So stalemate it is. Perhaps I could buy a thousand jigsaw puzzles and sit on the roof of the shed throwing the pieces one by one into next door’s garden, in the hope he’ll be unable to resist grabbing at one and falling over the edge to his death. And when you find me on my shed clutching that one final piece, unable to let it go, don’t forget to look up and give a little wave to the chuckling OAP who finally drove me to the insanity I’m fast realising is already irreversible.

The tumour position

Women carry bags. Given the design of tiny jeans and short coats, both of which lack pockets deep enough even for a small phone, I get it. What I really pissing object to is the giant fucking boulders that women currently deign to carry in packed spaces. You know the sort, large enough to carry the torso of a murder victim, with impossibly short-arse and plainly impractical handles. This results in one of two stances – the Cheryl or the cancerous tumour position.

The Cheryl requires space to observe the wonder and beauty of Le Chav. Ooooh look at me, I have a giant bag draped in my elbow crack. Can you see the label? I can carry this and take up the space of two Texans airlifted from their bedroom. I’ll stop right on a busy street corner, so you can gaze at me while attempting to defy the fundamental principles of mass. Suck it in, find a way to absorb yourself into the wall, door, window or fellow human troll who dares to be trying to get somewhere civilly.

I warn you, don’t touch them or look remotely aggrieved or they’ll fucking tear the shit from your bowels, through your eyes. With hair extensions or a Chelsea facelift, you’ll have nothing to grip onto; even the boobs detach but let’s be honest – you’ll not get close enough to defend yourself with the foot long talons. Their ire is mainly saved for women or ugly men, so chuck a footballer at them and you might survive.

At least the Cheryl sets her stance. You move through fear into acceptance that they know no better. Those who adopt the cancerous tumour however are the worst type of female on Earth, and bearing in mind the praying mantis and black widow spider, this may seem a bold claim so let me explain. The shoulder boulder holder doesn’t understand the fashion of these bags, but buys the label as they have the money. They bought it, and they’ll bloody well fill it with bricks if they want to. This expanse is then shunted up their arm until it sits right in their armpit, creating a dangerous arc of terror. These ‘women’ have careers, they wear suits, they are trying to break that glass ceiling but dammit, the man is keeping them down. And boy, are they bitter, twisted and above all spatially egotistical.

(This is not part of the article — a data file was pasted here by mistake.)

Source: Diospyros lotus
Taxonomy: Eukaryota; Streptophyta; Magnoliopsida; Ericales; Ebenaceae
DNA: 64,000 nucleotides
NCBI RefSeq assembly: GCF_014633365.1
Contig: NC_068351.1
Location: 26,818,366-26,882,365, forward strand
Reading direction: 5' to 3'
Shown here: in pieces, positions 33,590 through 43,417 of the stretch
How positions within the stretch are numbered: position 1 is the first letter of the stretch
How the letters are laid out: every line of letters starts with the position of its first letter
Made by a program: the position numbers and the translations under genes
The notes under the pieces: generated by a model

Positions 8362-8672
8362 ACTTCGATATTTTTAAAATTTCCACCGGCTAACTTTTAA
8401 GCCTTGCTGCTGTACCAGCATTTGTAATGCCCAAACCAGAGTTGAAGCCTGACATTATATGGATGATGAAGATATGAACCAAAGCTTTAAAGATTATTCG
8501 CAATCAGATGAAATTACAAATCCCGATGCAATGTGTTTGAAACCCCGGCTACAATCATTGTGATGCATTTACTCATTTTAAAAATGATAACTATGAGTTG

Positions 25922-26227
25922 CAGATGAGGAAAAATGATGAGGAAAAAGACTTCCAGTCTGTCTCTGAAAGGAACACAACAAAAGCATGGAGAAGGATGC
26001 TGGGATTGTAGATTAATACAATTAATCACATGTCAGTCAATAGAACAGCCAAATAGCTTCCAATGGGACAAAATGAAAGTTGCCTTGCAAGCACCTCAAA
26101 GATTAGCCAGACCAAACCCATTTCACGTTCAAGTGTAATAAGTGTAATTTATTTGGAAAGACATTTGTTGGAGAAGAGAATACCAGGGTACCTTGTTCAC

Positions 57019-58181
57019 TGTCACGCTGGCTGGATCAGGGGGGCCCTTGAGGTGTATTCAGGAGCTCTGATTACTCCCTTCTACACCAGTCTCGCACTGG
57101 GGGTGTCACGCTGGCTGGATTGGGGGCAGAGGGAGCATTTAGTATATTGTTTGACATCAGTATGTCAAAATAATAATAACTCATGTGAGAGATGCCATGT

Try getting in a lift at rush hour, go on. You get in, plenty of room, everyone looking elsewhere or the occasional allowed head-nod. On the first floor the doors open, and in walks the shrivelled corpse carrying her leathery trophy of past victims. She’ll probably be on her iPhone (white earphones) berating someone just because she can. Prepare yourself as she squints and huffs that the lift dare have someone in it, then…breathe in.

The speed and sense of entitlement to the entire square footage harks back to suffragette fervour, with a touch of old school IRA belligerence.  The first swing of the bag will take off a nipple before she reverses into you, crushing your ribs or your entire face with her mass of scrotum-like Chanel. Don’t expect her to apologise. You wouldn’t exist if she didn’t work her ass off. They only keep her at this level because they feel threatened you know, and you, pleb, will fucking appreciate her.

As the rest of the lift shivers in horror or blood loss, she now has space to swing the bag, searching for her pit bull pink lipstick when clearly she could wait the one floor descent to rummage. Finally, freedom. Well nearly, as she’ll block the bloody door as she continues to rummage oblivious that some of us would like to get the fuck out.

“You’re being a little harsh; maybe she needs it to carry laptops and papers to work.”  Then explain the sanctimonious little prig-nosed bitches who turn up at gigs hunched over these globes like vultures drinking G ‘n’ T (darling). Firstly, why the fuck would you take such a gigantic holdall to see a band? Secondly, why would you not realise that it will be crushed as the main act comes on? I do love the sarcastic “do you mind” exclamations as I attempt the sideways crab to squeeze by. No offence love, but I paid to see this band, not to get a crocodile skin abrasion down my arm or hear about Sandra’s issues with her cleaner.

Mind you, at least it’s not a fucking bag on wheels. You know who you are.